The work of a cartoonist is unique because “one graphic can tell a story,” said Lawrence R. “Larry” Gonick ’67, a Harvard mathematics student who went on to dedicate his career to depicting big ideas through comics.
Gonick, who has worked as a cartoonist since the 1970s, has published cartoon guides to teach concepts in disciplines as diverse as politics, history, mathematics, life science, sex, and tax reform.
His first major publication, “The Cartoon History of the Universe” describes billions of years in 380 pages of illustrations.
His newest work, “The Cartoon Guide to Calculus,” was released earlier this year.
“Comics can use different techniques to represent complicated information,” Gonick said as he showed slides of his own work and the work of cartoonists who influenced his style.
He continued that cartoons can make pages of dense information more enjoyable by allowing the reader to better connect with the material.
“Our neural circuitry wants [us] to see cartoons,” Gonick said, citing a MIT study which found that people recognized cartoon illustrations of famous faces more quickly than actual photographs.
The clarity and conceptual accuracy of Gonick’s work has aided students both young and old.
“In order to understand a unit in biology, my oldest son and his friend used Gonick’s book on genetics,” said community member Tadeck Gaj. “The book helped them clarify some points.”
Gaj’s 11-year-old son Cormac added that the comics are “very funny.”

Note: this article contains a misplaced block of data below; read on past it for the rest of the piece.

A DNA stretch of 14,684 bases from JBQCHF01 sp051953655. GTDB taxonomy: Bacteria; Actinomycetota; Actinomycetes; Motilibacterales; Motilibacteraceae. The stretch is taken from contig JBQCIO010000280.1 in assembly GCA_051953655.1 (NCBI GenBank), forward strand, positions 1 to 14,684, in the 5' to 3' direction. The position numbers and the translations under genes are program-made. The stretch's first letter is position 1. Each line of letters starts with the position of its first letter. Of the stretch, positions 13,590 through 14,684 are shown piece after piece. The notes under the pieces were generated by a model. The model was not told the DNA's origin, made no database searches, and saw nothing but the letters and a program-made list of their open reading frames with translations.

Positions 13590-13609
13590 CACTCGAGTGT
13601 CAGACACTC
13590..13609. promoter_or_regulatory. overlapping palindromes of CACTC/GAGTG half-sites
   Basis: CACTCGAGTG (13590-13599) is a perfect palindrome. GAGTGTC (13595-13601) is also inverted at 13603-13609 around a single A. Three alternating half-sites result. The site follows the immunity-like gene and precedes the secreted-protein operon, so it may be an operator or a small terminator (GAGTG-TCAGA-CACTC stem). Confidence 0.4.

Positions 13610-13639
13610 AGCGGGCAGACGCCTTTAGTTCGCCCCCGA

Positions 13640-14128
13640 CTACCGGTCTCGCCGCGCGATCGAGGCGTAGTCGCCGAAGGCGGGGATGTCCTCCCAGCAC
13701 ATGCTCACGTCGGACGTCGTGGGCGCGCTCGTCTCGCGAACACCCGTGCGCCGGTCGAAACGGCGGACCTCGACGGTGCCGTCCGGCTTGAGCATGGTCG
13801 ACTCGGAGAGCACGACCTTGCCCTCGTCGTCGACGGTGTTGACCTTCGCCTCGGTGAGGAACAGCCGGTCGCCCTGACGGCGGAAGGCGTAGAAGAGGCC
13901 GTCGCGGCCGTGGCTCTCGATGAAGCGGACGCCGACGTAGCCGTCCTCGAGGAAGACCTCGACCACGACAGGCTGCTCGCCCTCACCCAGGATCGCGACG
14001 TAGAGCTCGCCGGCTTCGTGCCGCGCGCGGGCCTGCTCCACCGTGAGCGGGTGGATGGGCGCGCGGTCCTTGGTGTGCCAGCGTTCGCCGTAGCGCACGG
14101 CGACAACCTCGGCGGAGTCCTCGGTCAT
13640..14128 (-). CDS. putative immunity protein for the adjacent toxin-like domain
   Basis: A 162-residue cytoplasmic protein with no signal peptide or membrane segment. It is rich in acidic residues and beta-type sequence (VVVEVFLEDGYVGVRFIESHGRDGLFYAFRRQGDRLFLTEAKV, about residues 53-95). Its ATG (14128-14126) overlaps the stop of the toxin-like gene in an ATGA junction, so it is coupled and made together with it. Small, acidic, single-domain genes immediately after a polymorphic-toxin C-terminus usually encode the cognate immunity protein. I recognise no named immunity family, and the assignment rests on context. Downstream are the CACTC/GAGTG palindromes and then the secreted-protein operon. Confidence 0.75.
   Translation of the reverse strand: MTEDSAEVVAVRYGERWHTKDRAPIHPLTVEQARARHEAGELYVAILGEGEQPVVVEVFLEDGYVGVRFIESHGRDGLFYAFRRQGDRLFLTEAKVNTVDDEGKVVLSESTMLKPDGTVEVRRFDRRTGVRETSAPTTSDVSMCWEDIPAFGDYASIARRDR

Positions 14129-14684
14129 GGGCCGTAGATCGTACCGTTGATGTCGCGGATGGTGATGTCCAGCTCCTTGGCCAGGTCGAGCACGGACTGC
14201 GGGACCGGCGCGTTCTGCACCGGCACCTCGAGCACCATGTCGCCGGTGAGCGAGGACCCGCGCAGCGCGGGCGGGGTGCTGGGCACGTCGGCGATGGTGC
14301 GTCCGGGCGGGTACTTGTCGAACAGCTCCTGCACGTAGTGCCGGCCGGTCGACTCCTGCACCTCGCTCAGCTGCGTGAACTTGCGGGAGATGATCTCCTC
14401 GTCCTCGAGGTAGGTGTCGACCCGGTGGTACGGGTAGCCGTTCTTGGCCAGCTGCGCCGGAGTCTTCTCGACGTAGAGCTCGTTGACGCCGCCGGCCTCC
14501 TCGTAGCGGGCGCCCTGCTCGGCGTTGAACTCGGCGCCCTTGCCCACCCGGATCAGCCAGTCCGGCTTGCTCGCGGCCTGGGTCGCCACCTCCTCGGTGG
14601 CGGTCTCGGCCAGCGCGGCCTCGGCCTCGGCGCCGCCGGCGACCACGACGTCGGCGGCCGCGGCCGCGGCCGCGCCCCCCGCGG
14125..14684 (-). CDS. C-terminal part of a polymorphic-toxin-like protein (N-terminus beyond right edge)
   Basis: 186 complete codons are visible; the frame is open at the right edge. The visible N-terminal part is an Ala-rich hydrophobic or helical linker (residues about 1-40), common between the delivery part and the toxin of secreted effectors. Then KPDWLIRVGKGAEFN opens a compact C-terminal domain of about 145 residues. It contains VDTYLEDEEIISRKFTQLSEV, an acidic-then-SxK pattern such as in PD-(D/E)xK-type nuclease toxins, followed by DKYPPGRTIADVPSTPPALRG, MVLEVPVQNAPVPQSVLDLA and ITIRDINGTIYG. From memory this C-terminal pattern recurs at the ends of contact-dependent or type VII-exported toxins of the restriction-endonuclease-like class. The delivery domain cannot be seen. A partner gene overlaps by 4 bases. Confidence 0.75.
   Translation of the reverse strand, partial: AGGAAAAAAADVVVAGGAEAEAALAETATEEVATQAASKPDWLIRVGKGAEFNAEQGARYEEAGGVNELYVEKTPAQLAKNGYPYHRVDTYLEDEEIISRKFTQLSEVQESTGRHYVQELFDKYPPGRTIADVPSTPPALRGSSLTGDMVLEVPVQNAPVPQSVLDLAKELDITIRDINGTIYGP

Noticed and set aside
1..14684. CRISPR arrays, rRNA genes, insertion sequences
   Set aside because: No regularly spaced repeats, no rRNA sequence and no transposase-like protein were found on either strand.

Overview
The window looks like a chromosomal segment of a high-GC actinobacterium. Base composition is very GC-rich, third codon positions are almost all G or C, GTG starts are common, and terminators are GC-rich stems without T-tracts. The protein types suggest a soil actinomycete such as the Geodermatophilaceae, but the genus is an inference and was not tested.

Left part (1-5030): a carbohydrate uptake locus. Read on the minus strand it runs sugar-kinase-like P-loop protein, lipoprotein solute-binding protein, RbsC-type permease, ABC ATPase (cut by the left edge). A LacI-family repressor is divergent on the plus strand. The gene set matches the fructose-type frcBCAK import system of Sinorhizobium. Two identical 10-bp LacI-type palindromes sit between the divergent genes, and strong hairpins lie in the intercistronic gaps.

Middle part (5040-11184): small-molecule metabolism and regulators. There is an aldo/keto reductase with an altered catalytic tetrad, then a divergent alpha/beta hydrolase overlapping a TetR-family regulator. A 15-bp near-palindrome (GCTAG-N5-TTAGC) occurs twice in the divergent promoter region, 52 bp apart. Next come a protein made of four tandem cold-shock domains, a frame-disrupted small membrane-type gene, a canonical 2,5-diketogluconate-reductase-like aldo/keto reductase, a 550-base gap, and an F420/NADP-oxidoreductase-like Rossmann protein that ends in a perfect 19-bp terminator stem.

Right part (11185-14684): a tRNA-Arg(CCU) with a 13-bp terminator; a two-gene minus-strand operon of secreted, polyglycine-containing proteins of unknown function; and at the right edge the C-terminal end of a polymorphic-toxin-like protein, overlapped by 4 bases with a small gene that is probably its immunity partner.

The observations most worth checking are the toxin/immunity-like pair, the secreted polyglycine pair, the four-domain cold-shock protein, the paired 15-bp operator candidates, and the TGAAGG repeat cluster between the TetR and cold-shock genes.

Benjamin Y. Zhou ’15 said that he has greatly enjoyed Gonick’s cartoon guides for their clarity and wit since he was introduced to them by his sixth grade history teacher.
While Gonick acknowledged that his work has been criticized for having too much anthropomorphism, he stressed that the strategy is useful as long as readers understand that he is not being literal when he writes that something inanimate “wants” to do something.
Despite this criticism, Gonick’s work has been adopted by academics as an educational tool.
“At first I had professional skepticism towards Gonick’s [Cartoon Guide to Statistics],” said Statistics Department Chair Xiao-Li Meng.
“But now I have adopted it as the only reference book for Empirical and Mathematical Reasoning 16,” Meng said.
On the ShelfLike come of its predecessors, the new Lampoon presents well-executed art work, a good cartoon, and occasional clever writing. Like
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